We all know that exercise is good for your health, but did you know it’s also good for your brain? Recent research studies show that aerobic exercise may benefit those with mild cognitive impairment, a condition that may lead to Alzheimer’s disease. A study at Wake Forest School of Medicine found that participants who used a treadmill or biked four times per week over a six-month period saw an increase in volume. “Even over a short period of time, we saw aerobic exercise lead to a remarkable change in the brain,” said the study’s lead investigator Laura D. Baker of Wake Forest School of Medicine. Talk about sweat equity!
How exercise impacts brain chemistry
Physical exercise promotes the release of ‘feel good’ chemicals in the brain. Endorphins, dopamine, norepinephrine, and serotonin are released during exercise and create a feeling of contentment and satisfaction. This feeling is sometimes referred to as a runner’s high. These chemicals also act as mood stabilizers. Regular exercise also helps balance your body’s level of stress hormones, such as adrenaline.
A study at the University of British Columbia, found that regular aerobic exercise appears to boost the size of the hippocampus, the brain area involved in verbal memory and learning. Resistance training, balance and muscle toning exercises did not have the same results.
In yet another study, this time at the UC Davis Health System, results found that intense exercise increases levels of two common neurotransmitters — glutamate and gamma-aminobutyric acid, or GABA — that are responsible for chemical messaging within the brain.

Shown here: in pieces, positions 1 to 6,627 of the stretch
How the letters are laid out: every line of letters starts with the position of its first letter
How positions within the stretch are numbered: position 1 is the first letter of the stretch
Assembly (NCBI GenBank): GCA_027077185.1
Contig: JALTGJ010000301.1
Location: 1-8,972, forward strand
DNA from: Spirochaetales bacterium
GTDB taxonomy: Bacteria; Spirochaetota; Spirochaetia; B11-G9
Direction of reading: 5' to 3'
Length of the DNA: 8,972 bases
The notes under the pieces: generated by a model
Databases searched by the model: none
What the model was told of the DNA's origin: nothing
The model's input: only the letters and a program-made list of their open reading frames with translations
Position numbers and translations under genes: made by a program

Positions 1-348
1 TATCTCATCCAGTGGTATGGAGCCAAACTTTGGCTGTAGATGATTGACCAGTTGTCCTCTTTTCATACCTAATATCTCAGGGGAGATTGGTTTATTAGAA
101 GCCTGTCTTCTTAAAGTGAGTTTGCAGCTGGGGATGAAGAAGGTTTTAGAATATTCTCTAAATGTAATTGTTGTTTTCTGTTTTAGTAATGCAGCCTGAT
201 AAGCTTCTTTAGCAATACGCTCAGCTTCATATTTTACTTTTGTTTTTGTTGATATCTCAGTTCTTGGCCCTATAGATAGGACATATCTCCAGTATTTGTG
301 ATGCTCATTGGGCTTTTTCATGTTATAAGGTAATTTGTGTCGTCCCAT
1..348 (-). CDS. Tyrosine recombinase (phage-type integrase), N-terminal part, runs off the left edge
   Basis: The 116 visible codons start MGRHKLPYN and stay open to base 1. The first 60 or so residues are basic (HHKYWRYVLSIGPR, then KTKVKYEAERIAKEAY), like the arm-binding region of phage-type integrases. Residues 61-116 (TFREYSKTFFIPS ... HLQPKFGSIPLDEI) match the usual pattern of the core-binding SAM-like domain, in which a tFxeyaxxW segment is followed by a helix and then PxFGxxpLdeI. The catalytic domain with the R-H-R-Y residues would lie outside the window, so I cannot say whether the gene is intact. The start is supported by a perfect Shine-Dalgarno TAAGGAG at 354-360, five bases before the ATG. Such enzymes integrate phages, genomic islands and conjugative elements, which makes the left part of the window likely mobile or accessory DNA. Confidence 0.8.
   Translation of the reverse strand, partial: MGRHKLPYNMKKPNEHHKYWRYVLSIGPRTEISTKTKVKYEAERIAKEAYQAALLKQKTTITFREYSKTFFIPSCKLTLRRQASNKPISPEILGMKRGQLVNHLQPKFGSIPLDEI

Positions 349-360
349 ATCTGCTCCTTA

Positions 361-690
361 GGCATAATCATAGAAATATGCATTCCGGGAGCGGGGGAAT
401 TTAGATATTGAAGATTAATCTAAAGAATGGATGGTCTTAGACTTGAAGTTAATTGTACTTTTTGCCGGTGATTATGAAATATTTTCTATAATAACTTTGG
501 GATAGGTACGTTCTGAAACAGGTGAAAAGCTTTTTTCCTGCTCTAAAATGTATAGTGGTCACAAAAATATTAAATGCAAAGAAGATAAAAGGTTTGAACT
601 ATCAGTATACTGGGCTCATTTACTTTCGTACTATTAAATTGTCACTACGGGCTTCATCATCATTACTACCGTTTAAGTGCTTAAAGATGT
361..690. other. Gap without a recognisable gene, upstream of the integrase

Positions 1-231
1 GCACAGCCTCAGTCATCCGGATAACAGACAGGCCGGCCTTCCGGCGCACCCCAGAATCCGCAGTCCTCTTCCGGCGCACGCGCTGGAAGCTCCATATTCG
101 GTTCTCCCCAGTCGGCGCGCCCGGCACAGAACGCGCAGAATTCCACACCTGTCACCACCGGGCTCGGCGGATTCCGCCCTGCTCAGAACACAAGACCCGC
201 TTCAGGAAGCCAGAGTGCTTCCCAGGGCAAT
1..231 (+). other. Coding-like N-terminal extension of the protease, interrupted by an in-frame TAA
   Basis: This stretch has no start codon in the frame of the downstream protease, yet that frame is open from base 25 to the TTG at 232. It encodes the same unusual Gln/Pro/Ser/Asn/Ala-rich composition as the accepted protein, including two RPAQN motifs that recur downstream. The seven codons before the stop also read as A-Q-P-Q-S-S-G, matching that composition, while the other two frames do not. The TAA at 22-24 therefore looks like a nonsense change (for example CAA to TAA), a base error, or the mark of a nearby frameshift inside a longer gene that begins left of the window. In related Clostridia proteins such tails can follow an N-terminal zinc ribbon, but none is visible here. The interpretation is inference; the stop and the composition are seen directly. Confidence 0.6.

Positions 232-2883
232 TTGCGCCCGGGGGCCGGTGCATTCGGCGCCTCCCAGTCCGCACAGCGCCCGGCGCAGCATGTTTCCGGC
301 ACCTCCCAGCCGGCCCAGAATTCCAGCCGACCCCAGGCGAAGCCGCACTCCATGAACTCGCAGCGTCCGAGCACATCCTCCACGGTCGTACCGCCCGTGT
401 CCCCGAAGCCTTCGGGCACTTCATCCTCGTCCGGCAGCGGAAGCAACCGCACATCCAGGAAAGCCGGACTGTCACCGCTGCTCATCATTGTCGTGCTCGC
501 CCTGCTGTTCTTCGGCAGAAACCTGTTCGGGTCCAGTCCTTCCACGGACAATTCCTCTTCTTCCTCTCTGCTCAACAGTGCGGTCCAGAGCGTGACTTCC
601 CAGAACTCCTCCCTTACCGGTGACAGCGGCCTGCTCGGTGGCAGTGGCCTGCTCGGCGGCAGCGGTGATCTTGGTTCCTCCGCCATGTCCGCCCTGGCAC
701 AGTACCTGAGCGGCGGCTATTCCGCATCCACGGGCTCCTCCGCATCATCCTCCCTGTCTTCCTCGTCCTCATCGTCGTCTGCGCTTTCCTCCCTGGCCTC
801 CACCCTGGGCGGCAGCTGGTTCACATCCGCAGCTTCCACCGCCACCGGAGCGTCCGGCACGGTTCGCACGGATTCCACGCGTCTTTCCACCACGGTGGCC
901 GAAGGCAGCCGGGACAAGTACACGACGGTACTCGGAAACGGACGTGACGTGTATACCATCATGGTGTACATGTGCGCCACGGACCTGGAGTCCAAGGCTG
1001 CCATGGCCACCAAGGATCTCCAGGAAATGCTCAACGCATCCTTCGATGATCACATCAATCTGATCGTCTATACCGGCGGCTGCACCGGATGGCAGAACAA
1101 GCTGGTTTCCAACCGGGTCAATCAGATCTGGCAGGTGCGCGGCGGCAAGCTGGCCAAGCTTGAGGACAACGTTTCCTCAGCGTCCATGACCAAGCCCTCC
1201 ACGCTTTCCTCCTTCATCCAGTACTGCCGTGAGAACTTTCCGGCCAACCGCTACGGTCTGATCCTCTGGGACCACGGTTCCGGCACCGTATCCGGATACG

Brain benefits of physical exercise
The research is in and there are many positive brain benefits to which exercise leads. According to John Ratey, Harvard Medical School psychiatrist, “Exercise is the single best thing you can do for your brain in terms of mood, memory, and learning.” Exercising can also lead to:
- Short term and long term memory improvement
- Improvement of high level thinking skills such as attention, task switching, and goal management
- Increased focus
- Boosted mood
- Enhanced mental agility
- Improved sleep cycles
- More regulated appetite
- Reduced stress
- Improved learning ability, retention and recall
- Mental health benefits, including possible improvement to depression symptoms
- Increased energy, reduced fatigue
- Reduced risk of stroke
If you’d like to take advantage of the brain benefits associated with exercising, use the research study parameters to make the most of it. Incorporate aerobic activity for at least 120 minutes spread throughout the week. Doctors recommend 30 minutes of brisk activity daily, or 150 minutes per week. If exercise is new to your routine, consider starting with a few minutes each day and gradually increasing it by 5 to 10 minutes each week until you hit your goal. Brisk activities include walking, swimming, tennis, dancing, and a variety of other activities. Get creative with it and mix up your routine to keep you on track. Your body and brain will thank you for it.
In addition to physical exercise, some organizations tout brain games and brain training to improve mental fitness and plasticity. While the research to date is relatively limited and inconclusive, scientists note that maintaining a healthy diet and heart will help with brain health. And while brain games and training certainly won’t hurt anything, they may not contribute to overall brain health. “Stay physically and mentally active doing the activities that you enjoy. For example, if you enjoy reading and playing crossword puzzles, do that,” said Cyrus Foroughi, a cognitive scientist at the United States Naval Research Laboratory.
At Northwest Primary Care, your overall health and well-being are important to us. To learn more about your mental well-being or starting an exercise program, contact one of our care providers.